In Re UR  EWCOP 10, Hayden J has set out a checklist for situations where the Court of Protection is to be asked to decide that a person should leave the country permanently. The case concerned a 68 year old Polish woman. It was framed as a s.21A challenge to the DoLS authorisation relating to the care home where she was residing, but evolved into a case where, by agreement, a plan was developed to secure her return to Poland where she had been expressing a strong and consistent wish to go. She had family there, including a sister and niece; she also had the financial wherewithal to fund her own package of care, should that be required.
The judgment included a review of the case-law relating to s.21A and also the determination of best interests, which is sufficiently familiar not to require repetition here. Hayden J had little difficulty in concluding that it was in UR’s best interests to return to Poland (and hence that the best interests requirement in the DoLS authorisation was not satisfied). Of note is that, as the Court of Appeal did in AB, Hayden J expressly sought to draw upon both UR’s wishes and her feelings as distinct elements in the analysis (see paragraph 52). In passing, he repeated at paragraph 49 a judicial concern that the use of a balance sheet for these purposes risks becoming a “map without contours” (although he emphasised that the balance sheet in the case before him in fact was far more sophisticated than the term would suggest, and renamed it “analysis of the competing issues”).
Hayden J also had to consider whether UR would be prevented from leaving her care home and flying to Poland by operation of the lockdown regulations current as at January 2021; Hayden J was clear that she was not prevented from doing so by them, nor would the carers who would travel with her be breaching the regulations as they would have a reasonable excuse to accompany her, acting as they did in a work capacity. Unsurprisingly, Hayden J was quick to praise the “selfless and dedicated professionalism” of the care home and manager, who had indicated that they would be prepared to travel with her, and self-isolate/quarantine upon their return.
Hayden J identified that it was possible and in UR’s best interests to return home, although there were a number of remaining practical issues to be addressed for the plan to be put in place. More generally, he set a checklist for cases in the Court of Protection for permanent relocation from the jurisdiction of England and Wales:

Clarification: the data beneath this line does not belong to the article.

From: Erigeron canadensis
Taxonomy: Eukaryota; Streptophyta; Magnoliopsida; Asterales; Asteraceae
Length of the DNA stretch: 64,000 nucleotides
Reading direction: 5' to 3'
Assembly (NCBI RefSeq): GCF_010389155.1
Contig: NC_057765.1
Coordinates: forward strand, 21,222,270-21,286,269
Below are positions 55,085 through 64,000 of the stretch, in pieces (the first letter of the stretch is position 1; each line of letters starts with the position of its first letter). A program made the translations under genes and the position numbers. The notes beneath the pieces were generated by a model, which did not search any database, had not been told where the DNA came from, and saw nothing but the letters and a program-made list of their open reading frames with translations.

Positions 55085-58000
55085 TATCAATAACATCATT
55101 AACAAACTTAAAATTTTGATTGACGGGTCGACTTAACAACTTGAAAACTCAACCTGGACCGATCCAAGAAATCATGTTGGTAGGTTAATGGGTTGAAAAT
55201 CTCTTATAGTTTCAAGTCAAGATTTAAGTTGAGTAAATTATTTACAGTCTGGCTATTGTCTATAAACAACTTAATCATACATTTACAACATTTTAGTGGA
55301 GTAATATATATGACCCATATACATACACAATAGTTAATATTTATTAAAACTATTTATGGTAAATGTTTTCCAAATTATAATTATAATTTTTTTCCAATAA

- Liaison with the relevant Embassy/ Consulate (in the first instance) to ascertain what guidance and assistance can be provided;
- Evidence as to physical health to travel (GP);
- Evidence as to mental health to travel (psychiatrist);
- Legal opinion regarding citizenship, benefit entitlement, health and social care provision in the relevant country, and such other issues relevant to the case;
- Consideration of any applications that need to be made as a consequence of any legal opinion provided;
- Independent social work evidence regarding the viability of the proposed package of care in the relevant country if such evidence cannot be provided by the parties to the proceedings or a direction under section 49 MCA;
- Confirmation of travel costings from the commissioners of the care package, both in relation to P and any carers that may need to travel with them (who will pay?);
- Confirmation that the necessary medication/ care will be available during travel from the UK/ for the immediate future in the new country;
- Transition plan/ care plan, to include a contingency plan and how the matter should return to court in the event of an emergency in implementing the proposed plan;
- Best interest evidence from the relevant commissioners;
- Wishes and feelings evidence;
- Residual orders to allow the plan to be implemented, including single issue financial orders regarding opening/closing of UK bank accounts, the purchasing of essential items to travel (if necessary);
- Covid-19 considerations prior to travel (if applicable)
It should be noted that this approach applies where the individual is at the time of the judgment habitually resident in England and Wales, so the court is exercising its full jurisdiction over them; different considerations might arise if it was acting to give effect to a foreign order for return – see Re MN.
Helpfully, Hayden J also set out the full (anoymised) order that he had made, again as a template for future cases.